Yet she acknowledges that many who could qualify for benefits do work, because, in cases like Ms. Owen's, they have found a way to overcome their disabilities and find jobs.

In many cases, Social Security doesn't even evaluate whether an applicant can work. If the applicant's condition is on the agency's list of those considered disabling, then benefits are awarded.

No one even asks

They "are pretty severely impaired," says Jane L. Ross, the former Social Security research chief who now supervises the General Accounting Office's scrutiny of the agency. "But a severe impairment does not mean you can't work. If you meet the medical listing, no one even asks about your capacity to work."

The agency does evaluate some applicants to see if they can work -- but only those whose condition isn't on the list.

One problem, many experts agree, is that the programs are mired in the 1950s, outpaced by medical and technological advances that have opened the way to survival -- and to gainful employment -- for the disabled.

"In the 1950s, when the disability program was first designed," says Social Security's Ms. Daniels, "there was a common belief -- and it was reasonable -- that if you had a disability, you couldn't work."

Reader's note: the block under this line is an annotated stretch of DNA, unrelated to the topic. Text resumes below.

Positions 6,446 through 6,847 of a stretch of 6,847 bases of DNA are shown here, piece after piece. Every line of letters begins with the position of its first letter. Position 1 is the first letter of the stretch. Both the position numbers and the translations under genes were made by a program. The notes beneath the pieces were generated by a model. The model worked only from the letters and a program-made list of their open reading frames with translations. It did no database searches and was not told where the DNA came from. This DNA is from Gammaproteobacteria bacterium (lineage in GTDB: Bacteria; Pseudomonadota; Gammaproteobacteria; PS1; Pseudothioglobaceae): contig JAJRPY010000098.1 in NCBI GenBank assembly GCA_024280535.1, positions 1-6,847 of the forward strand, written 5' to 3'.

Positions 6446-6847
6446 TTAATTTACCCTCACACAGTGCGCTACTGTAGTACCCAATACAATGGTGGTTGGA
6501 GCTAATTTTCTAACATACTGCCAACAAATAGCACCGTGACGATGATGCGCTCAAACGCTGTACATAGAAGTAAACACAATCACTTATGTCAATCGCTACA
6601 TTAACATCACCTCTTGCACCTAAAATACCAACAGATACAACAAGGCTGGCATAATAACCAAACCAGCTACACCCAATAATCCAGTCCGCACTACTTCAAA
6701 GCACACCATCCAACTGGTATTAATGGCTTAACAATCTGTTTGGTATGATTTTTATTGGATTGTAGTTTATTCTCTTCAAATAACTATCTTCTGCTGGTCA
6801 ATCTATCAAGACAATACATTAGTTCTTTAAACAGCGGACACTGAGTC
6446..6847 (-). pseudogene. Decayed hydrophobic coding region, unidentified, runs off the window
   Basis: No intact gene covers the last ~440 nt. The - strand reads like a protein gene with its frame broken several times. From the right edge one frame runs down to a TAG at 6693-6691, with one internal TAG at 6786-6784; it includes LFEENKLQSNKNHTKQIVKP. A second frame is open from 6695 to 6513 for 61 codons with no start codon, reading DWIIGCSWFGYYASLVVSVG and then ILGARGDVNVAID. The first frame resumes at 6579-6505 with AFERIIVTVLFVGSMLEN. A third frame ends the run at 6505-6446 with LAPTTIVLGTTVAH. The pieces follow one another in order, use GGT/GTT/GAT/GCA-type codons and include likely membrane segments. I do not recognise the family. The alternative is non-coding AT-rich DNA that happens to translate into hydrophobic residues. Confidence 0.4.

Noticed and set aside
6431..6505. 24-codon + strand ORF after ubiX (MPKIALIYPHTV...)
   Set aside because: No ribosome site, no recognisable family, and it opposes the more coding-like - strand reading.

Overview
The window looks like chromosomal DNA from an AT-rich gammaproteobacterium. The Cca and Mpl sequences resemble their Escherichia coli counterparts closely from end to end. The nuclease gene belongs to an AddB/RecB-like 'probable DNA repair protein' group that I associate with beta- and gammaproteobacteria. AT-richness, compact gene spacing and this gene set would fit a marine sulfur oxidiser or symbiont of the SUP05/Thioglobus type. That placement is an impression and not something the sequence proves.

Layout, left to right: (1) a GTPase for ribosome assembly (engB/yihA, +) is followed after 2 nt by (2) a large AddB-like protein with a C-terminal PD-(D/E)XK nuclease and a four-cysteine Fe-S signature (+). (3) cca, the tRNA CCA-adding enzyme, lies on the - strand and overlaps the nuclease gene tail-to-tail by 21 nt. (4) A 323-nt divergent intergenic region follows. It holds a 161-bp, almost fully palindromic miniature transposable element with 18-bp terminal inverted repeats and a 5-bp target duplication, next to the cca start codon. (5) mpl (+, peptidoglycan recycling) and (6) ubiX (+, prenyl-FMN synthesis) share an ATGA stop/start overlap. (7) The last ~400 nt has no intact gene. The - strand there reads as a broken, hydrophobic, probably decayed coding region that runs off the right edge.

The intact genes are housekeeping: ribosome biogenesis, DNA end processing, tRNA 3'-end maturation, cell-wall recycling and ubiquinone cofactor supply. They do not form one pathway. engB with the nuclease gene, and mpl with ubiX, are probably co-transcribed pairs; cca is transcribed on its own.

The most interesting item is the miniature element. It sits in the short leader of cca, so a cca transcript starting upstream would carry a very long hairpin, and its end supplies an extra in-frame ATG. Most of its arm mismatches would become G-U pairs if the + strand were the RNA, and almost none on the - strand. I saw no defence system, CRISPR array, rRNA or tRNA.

Now, she says, "enormously good treatment also makes people functional with disabilities."

But such factors as poverty, education, motivation and one's employment before becoming disabled have muddled the picture -- so that, of two equally disabled people, one might work while the other doesn't.

Often, says Ms. Daniels, the incentives to stay on the rolls outweigh the advantages of leaving -- a certain, if meager, income and full health coverage for remaining on the rolls vs. the uncertain prospects of slim income and no health insurance for leaving.

For the poor in that situation, leaving the rolls "is not a rational choice," she says.

Like Ms. Owen, Ms. Daniels has seen the disability system in personal terms. Because of childhood polio, she uses a wheelchair and spent several years on DI as a graduate student. She could still qualify if she chose not to work.

Ms. Daniels argues that she and Ms. Owen -- and thousands of others who work -- have advantages that most disability recipients don't have.

"Mary Jane Owen is like me," she says. "She's well-educated, she's smart, she has good experience she knows people, so she knows where to get jobs.

"A person with my disability with no education is extremely disadvantaged in the workplace -- extremely."

Ms. Owen now gets reduced Social Security retirement checks even though she works. She has been on the disability rolls twice and doesn't like what she's seen.

In 1989, two years after an accident and surgery left her unable to walk, she wasn't up to returning to full-time work but told Social Security she wanted to begin a business as a consultant, writer and lecturer.

She was repeatedly discouraged by calls from a caseworker, who told her she risked her monthly checks if she engaged in "substantial gainful activity."

Her frustration boiling over, she finally told the caseworker to stop the checks and followed that up with a letter.

No way to stop the checks

"I never got any more calls," she says, but the checks kept coming -- for nearly five years.